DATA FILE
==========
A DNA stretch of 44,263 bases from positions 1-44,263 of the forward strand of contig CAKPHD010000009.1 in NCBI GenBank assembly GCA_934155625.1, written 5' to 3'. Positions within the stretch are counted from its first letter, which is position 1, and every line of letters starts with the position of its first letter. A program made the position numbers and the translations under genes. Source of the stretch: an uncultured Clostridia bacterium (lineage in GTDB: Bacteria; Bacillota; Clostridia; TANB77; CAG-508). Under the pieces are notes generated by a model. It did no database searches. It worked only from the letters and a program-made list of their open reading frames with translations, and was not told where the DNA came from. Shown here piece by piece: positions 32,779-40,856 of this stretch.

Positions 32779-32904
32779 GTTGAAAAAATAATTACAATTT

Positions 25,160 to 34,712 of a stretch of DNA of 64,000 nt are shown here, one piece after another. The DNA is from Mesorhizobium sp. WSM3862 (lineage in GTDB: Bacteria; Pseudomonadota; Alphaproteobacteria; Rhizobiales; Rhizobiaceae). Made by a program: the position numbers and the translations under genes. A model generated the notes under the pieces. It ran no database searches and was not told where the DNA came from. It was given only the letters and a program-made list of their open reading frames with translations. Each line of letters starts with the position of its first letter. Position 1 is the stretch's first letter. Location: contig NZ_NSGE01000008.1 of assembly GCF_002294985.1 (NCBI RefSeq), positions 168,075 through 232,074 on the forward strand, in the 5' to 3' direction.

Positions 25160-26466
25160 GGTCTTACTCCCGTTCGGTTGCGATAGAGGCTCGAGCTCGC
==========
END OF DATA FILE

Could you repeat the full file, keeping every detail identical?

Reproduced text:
A DNA stretch of 44,263 bases from positions 1-44,263 of the forward strand of contig CAKPHD010000009.1 in NCBI GenBank assembly GCA_934155625.1, written 5' to 3'. Positions within the stretch are counted from its first letter, which is position 1, and every line of letters starts with the position of its first letter. A program made the position numbers and the translations under genes. Source of the stretch: an uncultured Clostridia bacterium (lineage in GTDB: Bacteria; Bacillota; Clostridia; TANB77; CAG-508). Under the pieces are notes generated by a model. It did no database searches. It worked only from the letters and a program-made list of their open reading frames with translations, and was not told where the DNA came from. Shown here piece by piece: positions 32,779-40,856 of this stretch.

Positions 32779-32904
32779 GTTGAAAAAATAATTACAATTT

Positions 25,160 to 34,712 of a stretch of DNA of 64,000 nt are shown here, one piece after another. The DNA is from Mesorhizobium sp. WSM3862 (lineage in GTDB: Bacteria; Pseudomonadota; Alphaproteobacteria; Rhizobiales; Rhizobiaceae). Made by a program: the position numbers and the translations under genes. A model generated the notes under the pieces. It ran no database searches and was not told where the DNA came from. It was given only the letters and a program-made list of their open reading frames with translations. Each line of letters starts with the position of its first letter. Position 1 is the stretch's first letter. Location: contig NZ_NSGE01000008.1 of assembly GCF_002294985.1 (NCBI RefSeq), positions 168,075 through 232,074 on the forward strand, in the 5' to 3' direction.

Positions 25160-26466
25160 GGTCTTACTCCCGTTCGGTTGCGATAGAGGCTCGAGCTCGC